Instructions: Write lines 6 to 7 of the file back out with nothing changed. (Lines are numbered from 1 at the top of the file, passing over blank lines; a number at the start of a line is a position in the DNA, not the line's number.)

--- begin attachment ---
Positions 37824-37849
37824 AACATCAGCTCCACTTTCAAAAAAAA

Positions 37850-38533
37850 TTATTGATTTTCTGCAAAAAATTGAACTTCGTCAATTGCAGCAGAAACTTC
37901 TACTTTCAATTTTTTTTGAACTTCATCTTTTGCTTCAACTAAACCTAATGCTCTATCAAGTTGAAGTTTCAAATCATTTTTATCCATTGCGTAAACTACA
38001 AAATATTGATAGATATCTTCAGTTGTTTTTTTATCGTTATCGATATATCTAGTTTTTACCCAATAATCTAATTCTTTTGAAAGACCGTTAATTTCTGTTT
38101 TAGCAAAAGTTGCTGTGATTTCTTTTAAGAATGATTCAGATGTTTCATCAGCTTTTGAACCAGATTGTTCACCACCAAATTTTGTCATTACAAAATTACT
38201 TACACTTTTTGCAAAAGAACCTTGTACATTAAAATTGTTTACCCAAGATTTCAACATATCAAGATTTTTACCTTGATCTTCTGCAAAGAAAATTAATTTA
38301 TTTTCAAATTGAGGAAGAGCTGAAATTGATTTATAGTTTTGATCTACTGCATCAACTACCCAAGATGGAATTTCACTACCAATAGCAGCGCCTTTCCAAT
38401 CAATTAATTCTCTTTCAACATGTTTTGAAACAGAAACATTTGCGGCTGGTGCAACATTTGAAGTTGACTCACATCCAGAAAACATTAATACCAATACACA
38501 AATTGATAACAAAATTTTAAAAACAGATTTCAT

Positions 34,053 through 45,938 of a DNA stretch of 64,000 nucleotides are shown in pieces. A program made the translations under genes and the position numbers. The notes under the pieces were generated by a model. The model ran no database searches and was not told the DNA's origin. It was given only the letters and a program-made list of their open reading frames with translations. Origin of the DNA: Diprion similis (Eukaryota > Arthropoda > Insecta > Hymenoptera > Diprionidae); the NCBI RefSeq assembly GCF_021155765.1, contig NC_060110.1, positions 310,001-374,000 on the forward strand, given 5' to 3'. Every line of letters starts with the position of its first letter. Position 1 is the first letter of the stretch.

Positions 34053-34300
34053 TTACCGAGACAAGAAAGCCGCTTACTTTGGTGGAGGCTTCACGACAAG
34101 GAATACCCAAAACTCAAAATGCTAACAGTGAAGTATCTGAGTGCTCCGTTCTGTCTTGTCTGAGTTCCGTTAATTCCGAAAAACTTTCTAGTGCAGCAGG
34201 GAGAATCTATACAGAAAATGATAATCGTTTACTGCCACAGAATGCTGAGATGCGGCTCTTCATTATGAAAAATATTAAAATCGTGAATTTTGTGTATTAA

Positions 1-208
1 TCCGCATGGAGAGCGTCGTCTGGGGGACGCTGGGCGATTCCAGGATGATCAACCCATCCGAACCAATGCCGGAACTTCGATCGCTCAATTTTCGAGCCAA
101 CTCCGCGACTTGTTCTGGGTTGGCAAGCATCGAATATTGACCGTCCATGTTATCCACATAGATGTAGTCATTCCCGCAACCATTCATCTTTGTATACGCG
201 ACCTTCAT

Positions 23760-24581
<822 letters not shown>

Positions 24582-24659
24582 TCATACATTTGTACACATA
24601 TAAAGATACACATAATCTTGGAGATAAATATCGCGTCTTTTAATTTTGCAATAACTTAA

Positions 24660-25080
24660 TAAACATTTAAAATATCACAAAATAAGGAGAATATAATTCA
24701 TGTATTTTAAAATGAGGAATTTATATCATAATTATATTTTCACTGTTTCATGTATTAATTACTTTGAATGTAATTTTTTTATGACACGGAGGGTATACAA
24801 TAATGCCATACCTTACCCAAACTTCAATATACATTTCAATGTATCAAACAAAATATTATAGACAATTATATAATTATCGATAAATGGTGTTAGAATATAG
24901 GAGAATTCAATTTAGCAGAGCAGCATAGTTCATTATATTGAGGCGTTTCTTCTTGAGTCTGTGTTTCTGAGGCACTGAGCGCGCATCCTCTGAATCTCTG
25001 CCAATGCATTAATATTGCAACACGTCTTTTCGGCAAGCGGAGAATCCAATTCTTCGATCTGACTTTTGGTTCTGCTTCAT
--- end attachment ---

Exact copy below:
38001 AAATATTGATAGATATCTTCAGTTGTTTTTTTATCGTTATCGATATATCTAGTTTTTACCCAATAATCTAATTCTTTTGAAAGACCGTTAATTTCTGTTT
38101 TAGCAAAAGTTGCTGTGATTTCTTTTAAGAATGATTCAGATGTTTCATCAGCTTTTGAACCAGATTGTTCACCACCAAATTTTGTCATTACAAAATTACT